so this is from a sam cocks do you use the two second timer or a cable release when you're doing the mirror lock up for the best sharpness well one of the things that I find irritating about nikon cameras and I feel free to pick I pick on any camera I'm just picking on that thing right now is that they have mere lockup in self timer on the same switch so you can't really choose both at the same time with cannon you can do mere lock up and you can do self timer as well and so yes I do that from time to time to be honest with you I really don't use me or lock up very often anymore I just throw the camera and alive you because I like being able to zoom in and ship check sharpness and so I very rarely use mere lock up these days I'm okay expending a little extra battery power um and another question was how does the back button mode work if you're using a remote release if you're using a remote release it depends on the situation but for landscape photography you should probably have your ...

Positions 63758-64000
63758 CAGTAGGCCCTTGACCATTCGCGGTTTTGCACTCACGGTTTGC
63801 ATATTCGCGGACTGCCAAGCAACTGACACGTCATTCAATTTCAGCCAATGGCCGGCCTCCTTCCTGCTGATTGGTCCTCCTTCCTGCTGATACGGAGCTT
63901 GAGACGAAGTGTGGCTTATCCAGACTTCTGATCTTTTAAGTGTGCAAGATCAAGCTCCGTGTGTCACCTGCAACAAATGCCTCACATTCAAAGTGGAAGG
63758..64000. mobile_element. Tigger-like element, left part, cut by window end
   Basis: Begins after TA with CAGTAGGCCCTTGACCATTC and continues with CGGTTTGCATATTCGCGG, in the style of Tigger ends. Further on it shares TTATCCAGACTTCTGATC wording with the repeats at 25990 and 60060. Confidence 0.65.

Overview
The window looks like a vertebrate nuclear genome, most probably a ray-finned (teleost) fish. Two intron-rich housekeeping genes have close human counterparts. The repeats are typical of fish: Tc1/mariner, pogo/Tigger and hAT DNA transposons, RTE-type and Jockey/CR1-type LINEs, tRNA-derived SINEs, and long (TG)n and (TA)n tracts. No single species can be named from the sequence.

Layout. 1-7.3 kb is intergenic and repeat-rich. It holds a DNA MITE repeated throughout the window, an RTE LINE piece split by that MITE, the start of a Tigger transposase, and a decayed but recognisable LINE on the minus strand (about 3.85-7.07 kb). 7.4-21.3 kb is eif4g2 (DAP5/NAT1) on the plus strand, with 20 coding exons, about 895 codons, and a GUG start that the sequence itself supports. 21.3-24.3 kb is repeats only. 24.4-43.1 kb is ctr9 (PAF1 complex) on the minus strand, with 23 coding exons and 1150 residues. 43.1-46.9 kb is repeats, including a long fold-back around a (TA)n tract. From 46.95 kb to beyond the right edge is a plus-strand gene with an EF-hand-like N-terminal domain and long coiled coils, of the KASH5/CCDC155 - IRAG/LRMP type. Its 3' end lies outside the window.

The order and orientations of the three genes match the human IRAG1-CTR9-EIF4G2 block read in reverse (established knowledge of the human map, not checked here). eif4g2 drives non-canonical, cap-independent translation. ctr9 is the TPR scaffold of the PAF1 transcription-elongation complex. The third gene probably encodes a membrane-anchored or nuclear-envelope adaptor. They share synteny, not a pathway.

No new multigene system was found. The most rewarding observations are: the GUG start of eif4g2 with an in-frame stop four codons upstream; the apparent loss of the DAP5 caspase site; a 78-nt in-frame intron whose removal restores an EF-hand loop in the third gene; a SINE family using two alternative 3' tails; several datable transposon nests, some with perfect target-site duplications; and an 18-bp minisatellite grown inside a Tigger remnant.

camera in manual focus and for back button focusing with a remote your camera's not going to focus it's just going to take the picture and if you are setting up a remote camera and you just want to shoot pictures you know I would see a situation where someone setting up for a night maybe a nice landscape shot and they're going to kick back and relax in their chair and just shoot from their chair you don't want your camera refocusing on something you want to carefully set that focus up ahead of time now there's different situations where you might have the camera I don't know trying to focus on a person walking down the street you want it to refocus but for landscape photography back button and the remote work great together I got my pad working here so I'm going to come back on our rights this one is from re talk and the question is does micro adjusting on fine tuning on ly effect the camera or the resulting photo when the camera is on auto focus or does it also come toe into play when manual focusing well a little tricky in general the answer is in auto focus but one of the things I'll say something nice about icon now one of things that I really like about nikon is that in the viewfinder down at the bottom they have a focusing dot that comes on cannon has the same thing but nikon has arrows which tell you which way to turn the lens and basically what's happening is the auto focus system is turned off and the focusing system is saying you know letting giving you some guidance but that's it using the same intelligence in the same technology as the auto focusing and so it could meet mrs misdirect you if you don't have your micro just set properly but other than if you just look through the viewfinder and you just focus according to what your eye sees that's it would not have any impact on that okay thank you let's see how about from quel beau sixty four focus stacking do you use rails on your tripod for taking each shot did not talk about that I did not I do not because I I just kind of got started in focus stacking just to play around because I knew people had some interest in that there are rails that you can get to move your camera forward and backward for micro photography there are special geared system so that you could move it like a tenth of a millimeter there are systems that will have motors that will adjust and let you do it like in a hundredth of a millimetre and shoot the camera had the camera shoot move shoot move shoot move shoot move and go through a whole siri's and I've heard of cases of people shooting over one hundred shots to get one shot and these air some amazing shots like like the head of a fly and their whole eyes and their whole head and all the hair and a ten I are exactly and focus and that's how they're doing it and it's because it's very hard with most lenses to really find to an adjustment for landscape work you don't need that type of adjustment it's when you get into the really high magnification of macro work that sounds very cool shot awesome okay from david venter do you ever use an external spot meter for landscape I have never owned an external spot meter I've sold a hot time in the past that their ways that you could you know point the light over and read the light these days it just seems completely unnecessary in my mind because you could just shoot a picture and look at the history ram and you have exact data on how that's going to actually be impacted on your sensor and so it's just not necessary in my opinion with digital cameras I still have a handheld ambient light meter but it's not a spot meter like they were referring to gotcha okay that makes sense thank you uh okay another user says my camera does not have a cable release is there a work around for long exposures they need a new camera I'm trying to just run through my brain off a reasonably good camera bulb well many cameras deal let's not let's not confuse with that on there are there are cameras but they're mostly kind of pointed shoot cameras built in as I don't have a cable release all the sl ours pretty much all the marylise cameras that have interchangeable lenses have either a wired or wireless remote and I kind of threw me off what was the rest of the question the question the question was just for without that cable release is there a work around for long exposures yeah it's going to be limited by your camera which is probably limited to thirty seconds and if your camera doesn't have a cable release it probably doesn't have manual exposure which probably won't allow you to set very long exposure so it's but maybe it's that maybe it's just that simple if found a tripod that two seconds well yes yes so the two seconds of time right misinterpreting if they're trying to do I was thinking they were trying to do like two minute exposure it might be way just don't know but you can't be in our studio if you don't have a cable release and you don't want the vibrations on your camera yes the two second self timer is the answer fantastic let's go for a few more any in the studio okay all right we'll talk about a lot of ground here okay how about chicken with the phones as we like to say you talked about what this one had about seven vote so make sure we had answered which I appreciated but ryan beg lee what part of the image are you focusing on when shooting a large landscape love you that I think we covered it two times the near focusing point right whatever's closest about double into them the only time you have to be concerned is if you got your camera right down in the weeds and you got flowers right in front of your lens you don't want to be focused on a half inch in front of your lands and so this is where you might need just a little bit of work in distance and double the near distance is going to be very close and that's easy to remember and it's easy to mit or to all you need is like a three foot measuring device to measure from the censor to the first object that's three feet okay six feet that's where I'm going to focus on alright so give it a try folks see if it works great I like this question that was asked quite a bit ago but when this is from stuart when doing nature landscape took three do you feel that having cargo pants or shorts and shorts or better than a backpack for carrying all or most of your accessories were going to talk about that tomorrow not really there's there's always a lot of different styles about how people like to travel because get the whole best staying and and you know I've got this is kind of weird to admit I have three vests in my closet that I maybe have not worn in fifteen years they could sell them on I don't I can't quite part with them yet because I stay I don't know I grew up going I'm gonna be that photographer wearing the photography vest and then I was like that I don't like doing it I put most of the stuff in the camera bag when they were talking about shorts and pants my mind started drifting off to mosquitoes and hiking and that's why I love convertible pants so that you know in the morning when it's cool I got the pants on and when it gets warm I can unzip the pants and I was up in rainier and I thought I packed everything in right and I was up there and I get really hot like all right I'm going to take off the bottom of the pants and I went down that more of this wrong pants you know I didn't have the cut off parts I just end up being a lot hotter but as far as carrying here I prefer just to put everything in the back back I'd like to try to stay as comfortable as possible and the only thing that I really take out of the backpack is thie cameron lens that I'm using and that little pack of filters that will often put on either the belt pack of the backpack or on the actual belt on my pants great great tips okay one more techie one from haynes video when hyper focal ing do you can you still use the zoom feature for focusing accurately okay so that's something that you want to be very careful of because many of the lenses in the past had they were a true zoom lands which means you could zoom into two hundred focus and then zoom back to seventy and you knew that you got to focus and that was a way of kind of manually doing that image magnification but now most zoom lenses are not technically zoom lenses they're para focal lenses which means they had just focus when you adjust zoom and so you probably don't want to do it unless you checked your lands to make sure that it's in focus but if you focus on something on the wide and and then you zoom into the telephoto you'll probably notice that focus has changed and that means it's going to change when you focus on the telephoto and so that's a bad technique it's better to set up your angle of you first and then die elin focusing with whatever system you I want to be using a couple more questions for you this is from art by vada who recently moved teo the seattle area and is it's been a local here for a long time so a cz quickly learning about trying to shoot with fast moving clouds and light changing every few seconds okay so we've gone over exposure we've gone over our focus and all these things aperture all these things what do you do when you're actually in the field and she shoots in manual here well I gotta admit that's a pretty rare situation that the clouds air changing that fast that it's in and out uh in that case I'm still shooting in manual exposure and I'm just trying to keep up with the clouds I mean it's it's pretty red that they're changing every ten seconds in and out and so if you wanted teo and you knew this was gonna happen there is a checker ford pattern of clouds coming over and you knew it was going to be in and out in and out in and out you could set your camera up too maybe a five stop bracket siri's shooting one stop on either side and we should go before papa papa papa and you speak it in the hole siri's every time so that's kind of one way to know brackett really make sure but generally I'm just shooting one click here look at the results look at the history graham would go a little bit over to this side and the fact of the matter is is on most raw images ifyou're a stop off you can fix that in post without really any noticeable effects at all in fact I was testing something out on the nikon d eight hundred which has a fantastic dynamic rage and I wanted to see how well it was shooting under certain parameters and I was purposely purposely overexposing by four stops and under exposing by five stops and I could show you a photo five stops under exposed that I fixed in post that you would probably not recognize as being five stops off in reality I think getting the right exposure as faras letting in the correct amount of light is very very easy because we have so much leeway with our sensors these days the focusing which we've just gone through is the one that's absolutely critical because there's just so little we can do to fix that later on and that's the one you really have to be nailing out in the field